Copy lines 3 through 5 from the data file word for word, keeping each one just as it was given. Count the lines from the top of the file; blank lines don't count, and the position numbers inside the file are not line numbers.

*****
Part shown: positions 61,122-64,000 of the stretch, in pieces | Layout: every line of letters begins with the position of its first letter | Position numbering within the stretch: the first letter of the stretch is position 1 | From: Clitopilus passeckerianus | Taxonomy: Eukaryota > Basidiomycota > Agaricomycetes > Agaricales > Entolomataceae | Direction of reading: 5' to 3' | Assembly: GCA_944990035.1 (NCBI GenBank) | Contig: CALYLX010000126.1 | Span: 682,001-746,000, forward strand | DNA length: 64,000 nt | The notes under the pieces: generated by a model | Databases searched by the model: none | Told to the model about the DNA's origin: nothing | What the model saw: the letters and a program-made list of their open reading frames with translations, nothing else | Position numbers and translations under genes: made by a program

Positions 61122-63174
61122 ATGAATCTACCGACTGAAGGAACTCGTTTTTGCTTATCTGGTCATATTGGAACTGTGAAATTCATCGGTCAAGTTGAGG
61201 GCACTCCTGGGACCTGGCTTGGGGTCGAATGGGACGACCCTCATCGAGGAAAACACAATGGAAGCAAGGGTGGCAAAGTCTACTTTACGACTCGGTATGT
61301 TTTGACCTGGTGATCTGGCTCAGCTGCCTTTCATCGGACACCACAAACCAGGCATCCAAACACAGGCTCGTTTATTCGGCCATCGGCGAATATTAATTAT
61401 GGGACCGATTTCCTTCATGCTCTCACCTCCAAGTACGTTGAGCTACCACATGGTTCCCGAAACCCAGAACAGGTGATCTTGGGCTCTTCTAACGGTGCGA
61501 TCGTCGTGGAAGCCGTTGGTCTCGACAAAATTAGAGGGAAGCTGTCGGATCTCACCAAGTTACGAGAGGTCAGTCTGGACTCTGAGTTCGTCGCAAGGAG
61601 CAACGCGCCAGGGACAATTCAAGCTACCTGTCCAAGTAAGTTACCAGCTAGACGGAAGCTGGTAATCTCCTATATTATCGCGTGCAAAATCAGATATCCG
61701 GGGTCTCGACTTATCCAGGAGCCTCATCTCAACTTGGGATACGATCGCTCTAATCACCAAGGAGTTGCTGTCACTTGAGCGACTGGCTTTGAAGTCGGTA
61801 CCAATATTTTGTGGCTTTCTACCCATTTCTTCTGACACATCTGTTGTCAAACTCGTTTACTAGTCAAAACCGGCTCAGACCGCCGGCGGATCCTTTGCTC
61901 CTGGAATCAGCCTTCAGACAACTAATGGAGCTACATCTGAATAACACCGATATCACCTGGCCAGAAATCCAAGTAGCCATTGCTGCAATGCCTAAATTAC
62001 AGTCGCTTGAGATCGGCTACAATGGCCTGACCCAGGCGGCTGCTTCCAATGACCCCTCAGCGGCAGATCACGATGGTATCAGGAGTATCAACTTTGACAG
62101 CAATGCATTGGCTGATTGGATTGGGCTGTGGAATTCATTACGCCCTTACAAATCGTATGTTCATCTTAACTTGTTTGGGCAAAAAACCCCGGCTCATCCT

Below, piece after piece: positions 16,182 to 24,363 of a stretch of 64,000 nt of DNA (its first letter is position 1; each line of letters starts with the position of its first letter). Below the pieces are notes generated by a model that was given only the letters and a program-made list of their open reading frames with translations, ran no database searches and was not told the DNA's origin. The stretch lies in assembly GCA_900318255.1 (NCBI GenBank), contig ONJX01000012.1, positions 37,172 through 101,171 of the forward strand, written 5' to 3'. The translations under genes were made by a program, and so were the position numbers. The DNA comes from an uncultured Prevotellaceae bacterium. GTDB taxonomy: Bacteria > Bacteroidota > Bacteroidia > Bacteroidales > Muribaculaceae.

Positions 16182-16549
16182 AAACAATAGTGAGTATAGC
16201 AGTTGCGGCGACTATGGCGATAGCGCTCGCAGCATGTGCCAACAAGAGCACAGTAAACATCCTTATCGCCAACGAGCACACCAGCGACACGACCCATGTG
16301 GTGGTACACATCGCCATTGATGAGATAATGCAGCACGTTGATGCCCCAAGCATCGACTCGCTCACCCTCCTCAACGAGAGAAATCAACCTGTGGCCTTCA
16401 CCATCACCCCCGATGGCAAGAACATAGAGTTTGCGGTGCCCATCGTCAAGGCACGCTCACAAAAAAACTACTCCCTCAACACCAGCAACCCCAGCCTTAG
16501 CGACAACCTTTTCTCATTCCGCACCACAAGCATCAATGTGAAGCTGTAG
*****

61122 ATGAATCTACCGACTGAAGGAACTCGTTTTTGCTTATCTGGTCATATTGGAACTGTGAAATTCATCGGTCAAGTTGAGG
61201 GCACTCCTGGGACCTGGCTTGGGGTCGAATGGGACGACCCTCATCGAGGAAAACACAATGGAAGCAAGGGTGGCAAAGTCTACTTTACGACTCGGTATGT
61301 TTTGACCTGGTGATCTGGCTCAGCTGCCTTTCATCGGACACCACAAACCAGGCATCCAAACACAGGCTCGTTTATTCGGCCATCGGCGAATATTAATTAT